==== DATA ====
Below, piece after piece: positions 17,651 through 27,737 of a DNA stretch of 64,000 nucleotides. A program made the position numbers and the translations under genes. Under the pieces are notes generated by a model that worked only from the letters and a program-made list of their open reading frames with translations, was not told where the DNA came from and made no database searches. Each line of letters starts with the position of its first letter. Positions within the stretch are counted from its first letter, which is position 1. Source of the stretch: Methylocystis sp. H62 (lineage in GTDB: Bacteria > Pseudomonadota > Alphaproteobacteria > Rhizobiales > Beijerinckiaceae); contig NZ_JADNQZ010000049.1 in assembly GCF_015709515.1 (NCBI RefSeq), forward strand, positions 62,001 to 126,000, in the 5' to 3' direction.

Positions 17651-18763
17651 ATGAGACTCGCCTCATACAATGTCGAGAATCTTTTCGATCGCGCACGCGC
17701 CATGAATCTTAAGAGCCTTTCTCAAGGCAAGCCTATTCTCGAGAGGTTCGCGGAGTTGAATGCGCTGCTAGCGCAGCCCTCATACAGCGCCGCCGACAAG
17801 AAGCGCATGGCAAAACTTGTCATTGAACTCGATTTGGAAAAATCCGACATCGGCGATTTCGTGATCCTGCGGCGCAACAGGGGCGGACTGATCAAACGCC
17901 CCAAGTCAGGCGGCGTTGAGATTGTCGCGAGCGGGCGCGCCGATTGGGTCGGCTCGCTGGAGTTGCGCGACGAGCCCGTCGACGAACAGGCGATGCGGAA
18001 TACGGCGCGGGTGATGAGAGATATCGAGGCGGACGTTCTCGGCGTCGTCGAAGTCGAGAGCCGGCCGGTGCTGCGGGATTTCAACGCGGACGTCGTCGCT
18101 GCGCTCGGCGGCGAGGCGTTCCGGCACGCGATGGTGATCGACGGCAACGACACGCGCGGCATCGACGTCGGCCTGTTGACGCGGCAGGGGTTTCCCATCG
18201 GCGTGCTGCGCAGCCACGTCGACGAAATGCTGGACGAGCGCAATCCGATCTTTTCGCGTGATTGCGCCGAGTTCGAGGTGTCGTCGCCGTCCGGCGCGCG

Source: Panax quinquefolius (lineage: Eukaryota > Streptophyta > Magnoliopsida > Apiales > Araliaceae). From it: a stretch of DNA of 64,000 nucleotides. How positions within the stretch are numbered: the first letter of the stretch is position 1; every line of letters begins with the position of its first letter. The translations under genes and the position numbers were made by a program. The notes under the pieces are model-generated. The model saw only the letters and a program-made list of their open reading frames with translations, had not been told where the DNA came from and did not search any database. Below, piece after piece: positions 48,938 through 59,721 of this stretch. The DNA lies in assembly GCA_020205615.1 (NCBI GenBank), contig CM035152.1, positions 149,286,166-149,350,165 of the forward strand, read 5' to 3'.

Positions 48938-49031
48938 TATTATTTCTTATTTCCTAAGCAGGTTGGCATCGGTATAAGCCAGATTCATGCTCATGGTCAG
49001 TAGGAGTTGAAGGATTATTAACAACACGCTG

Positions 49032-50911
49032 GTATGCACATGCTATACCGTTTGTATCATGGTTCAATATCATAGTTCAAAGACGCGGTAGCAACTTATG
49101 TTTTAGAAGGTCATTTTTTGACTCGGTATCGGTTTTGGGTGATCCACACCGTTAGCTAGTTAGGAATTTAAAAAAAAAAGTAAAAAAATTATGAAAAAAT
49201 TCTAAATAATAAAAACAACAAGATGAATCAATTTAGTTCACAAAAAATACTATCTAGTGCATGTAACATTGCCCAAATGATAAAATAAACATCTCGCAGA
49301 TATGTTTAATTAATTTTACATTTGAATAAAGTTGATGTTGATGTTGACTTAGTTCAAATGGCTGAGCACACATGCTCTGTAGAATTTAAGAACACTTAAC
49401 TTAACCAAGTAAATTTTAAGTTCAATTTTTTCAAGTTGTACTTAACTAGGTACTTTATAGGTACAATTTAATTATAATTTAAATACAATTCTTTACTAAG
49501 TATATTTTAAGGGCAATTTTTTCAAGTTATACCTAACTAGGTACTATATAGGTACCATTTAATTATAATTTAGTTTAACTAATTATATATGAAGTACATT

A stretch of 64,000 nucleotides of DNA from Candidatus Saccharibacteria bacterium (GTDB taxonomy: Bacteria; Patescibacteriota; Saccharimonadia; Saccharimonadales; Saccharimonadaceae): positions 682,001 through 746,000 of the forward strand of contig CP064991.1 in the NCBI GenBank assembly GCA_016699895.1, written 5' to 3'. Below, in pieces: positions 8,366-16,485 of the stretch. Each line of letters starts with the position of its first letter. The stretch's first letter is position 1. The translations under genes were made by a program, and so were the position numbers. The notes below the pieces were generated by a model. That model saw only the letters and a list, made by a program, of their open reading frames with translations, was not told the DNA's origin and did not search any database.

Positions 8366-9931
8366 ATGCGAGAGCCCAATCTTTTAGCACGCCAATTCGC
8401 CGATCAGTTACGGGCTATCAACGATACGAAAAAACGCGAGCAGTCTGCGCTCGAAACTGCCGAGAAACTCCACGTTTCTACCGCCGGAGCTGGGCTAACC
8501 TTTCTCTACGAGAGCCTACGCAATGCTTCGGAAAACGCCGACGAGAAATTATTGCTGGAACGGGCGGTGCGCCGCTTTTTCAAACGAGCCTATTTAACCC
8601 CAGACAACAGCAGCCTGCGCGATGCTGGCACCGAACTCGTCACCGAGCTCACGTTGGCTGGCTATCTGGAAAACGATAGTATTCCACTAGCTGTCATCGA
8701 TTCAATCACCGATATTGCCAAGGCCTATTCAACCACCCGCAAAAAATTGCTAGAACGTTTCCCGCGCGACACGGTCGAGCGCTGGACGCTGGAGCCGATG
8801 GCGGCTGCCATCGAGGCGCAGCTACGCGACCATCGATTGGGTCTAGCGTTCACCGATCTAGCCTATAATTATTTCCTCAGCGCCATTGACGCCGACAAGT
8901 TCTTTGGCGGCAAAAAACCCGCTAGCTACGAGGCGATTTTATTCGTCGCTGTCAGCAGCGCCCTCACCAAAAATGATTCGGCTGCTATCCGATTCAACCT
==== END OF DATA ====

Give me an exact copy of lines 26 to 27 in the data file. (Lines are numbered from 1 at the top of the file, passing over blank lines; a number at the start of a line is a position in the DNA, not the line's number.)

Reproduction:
8601 CAGACAACAGCAGCCTGCGCGATGCTGGCACCGAACTCGTCACCGAGCTCACGTTGGCTGGCTATCTGGAAAACGATAGTATTCCACTAGCTGTCATCGA
8701 TTCAATCACCGATATTGCCAAGGCCTATTCAACCACCCGCAAAAAATTGCTAGAACGTTTCCCGCGCGACACGGTCGAGCGCTGGACGCTGGAGCCGATG